A&T makes a statement that new technology films are only really for the benefit of the manufacturer; but as the vast majority of my film usage has been with designer grain films, I don't really have anything to compare their statement to.

    Tom
    Tom;

    There are no general rules except one: "there are no general rules"!

    No joke.

    Also, I would disagree with that statement in A&T, as I have seen the great improvements possible with newer emulsions in spite of the difficulty encountered in making the emulsion, so there is maximum advantage on the part of the user and not the manufacturer.

    Modern making equipment is very complex due to the nature of these emulsions and that is inconvenient for the manufacturer.

    I assure you that if there is a new edition of FDC, and if I have anything to do with it, that statement will be changed and I will offer proof. If you want proof though just consider the difficulty of making a graded core shell emulsion to get high speed with small grains!

    Lee;

    Thanks much for that reference. You can all see that Microdol X is nothing to be excited about! However, a lot can be done with developers and the Kodak family just about covers the gamut. IDK where you can find anything better, but I'm working on that! Others claim to get superb results with this or that home-made formula, but I have yet to see one of those compared exactly to the best of the best on that chart!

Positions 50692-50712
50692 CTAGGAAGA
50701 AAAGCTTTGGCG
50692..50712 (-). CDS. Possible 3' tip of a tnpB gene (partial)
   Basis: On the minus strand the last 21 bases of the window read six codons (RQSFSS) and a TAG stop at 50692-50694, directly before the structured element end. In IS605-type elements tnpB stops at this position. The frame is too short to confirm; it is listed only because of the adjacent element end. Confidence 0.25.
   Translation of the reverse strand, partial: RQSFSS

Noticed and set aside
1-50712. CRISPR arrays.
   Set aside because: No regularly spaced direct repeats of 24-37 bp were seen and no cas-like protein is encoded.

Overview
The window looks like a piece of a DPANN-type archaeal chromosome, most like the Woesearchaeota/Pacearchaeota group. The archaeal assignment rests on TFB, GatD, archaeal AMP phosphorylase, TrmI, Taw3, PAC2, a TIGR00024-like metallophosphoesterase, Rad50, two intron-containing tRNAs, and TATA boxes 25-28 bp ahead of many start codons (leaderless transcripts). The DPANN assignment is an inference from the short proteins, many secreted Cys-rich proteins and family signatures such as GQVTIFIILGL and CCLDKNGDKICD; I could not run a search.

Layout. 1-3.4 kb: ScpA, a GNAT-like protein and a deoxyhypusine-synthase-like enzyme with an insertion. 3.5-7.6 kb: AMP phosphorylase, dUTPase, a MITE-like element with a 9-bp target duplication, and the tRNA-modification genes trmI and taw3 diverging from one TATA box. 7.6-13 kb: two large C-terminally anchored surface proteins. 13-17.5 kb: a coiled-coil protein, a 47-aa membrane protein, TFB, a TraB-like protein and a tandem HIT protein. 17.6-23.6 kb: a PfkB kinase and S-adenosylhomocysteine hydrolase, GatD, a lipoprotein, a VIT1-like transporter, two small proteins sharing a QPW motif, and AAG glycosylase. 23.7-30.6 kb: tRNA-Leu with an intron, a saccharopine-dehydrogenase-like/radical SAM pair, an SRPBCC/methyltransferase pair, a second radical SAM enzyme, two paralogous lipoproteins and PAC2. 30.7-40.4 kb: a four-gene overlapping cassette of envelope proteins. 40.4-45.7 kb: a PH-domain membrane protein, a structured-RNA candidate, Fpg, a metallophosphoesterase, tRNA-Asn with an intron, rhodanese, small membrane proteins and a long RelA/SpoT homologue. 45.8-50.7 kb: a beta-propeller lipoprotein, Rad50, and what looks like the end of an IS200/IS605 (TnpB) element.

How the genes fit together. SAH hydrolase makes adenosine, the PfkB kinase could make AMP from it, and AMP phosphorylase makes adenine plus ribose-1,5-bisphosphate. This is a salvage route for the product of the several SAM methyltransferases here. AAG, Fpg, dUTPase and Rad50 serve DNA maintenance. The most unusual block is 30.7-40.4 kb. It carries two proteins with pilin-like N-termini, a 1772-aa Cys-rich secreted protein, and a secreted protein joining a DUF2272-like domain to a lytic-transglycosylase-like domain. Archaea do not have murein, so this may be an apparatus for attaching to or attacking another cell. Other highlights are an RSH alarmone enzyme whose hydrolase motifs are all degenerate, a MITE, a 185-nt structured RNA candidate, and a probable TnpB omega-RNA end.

PE

  4. #13
    Photo Engineer's Avatar
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    Quote Originally Posted by Ian Grant View Post
    Steve Anchell states quite clearly he doesn't like Tmax films in the DCB. Others would disagree with him.

    Tmax films actually respond extremely well to some older developers that had gone out of favour, Rodinal being a good example, it may have to do with the high iodide content of the emulsions.

    Ian
    Ian;

    I agree!

    I also am reminded that Steve said the same in his interview on Inside Analog Photography with very strong emphasis. I would say, based on results and comments here, that many disagree with his evaluation.

    PE

  5. #14

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    PE,

    I was amazed by the image quality of TMY-2 when I tried it for the first time recently in 35mm format, processed in Pyrocat-HD.

    Tom

  6. #15
    Photo Engineer's Avatar
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    Quote Originally Posted by Tom Kershaw View Post
    PE,

    I was amazed by the image quality of TMY-2 when I tried it for the first time recently in 35mm format, processed in Pyrocat-HD.

    Tom
    And there you go!

    But, I would bet that even better results could be obtained somehow someway. Maybe I'm wrong, but I know that there is a lot out there. There is no magic bullet, but there are improvements to be had.

    PE

  7. #16

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    Ian,

    I know not to believe all read on the internet but Site Admin here says Hyfin was glycin based.Did the old stuff go brown?
    http://www.photoclubalpha.com/forum/...hp?f=32&t=1129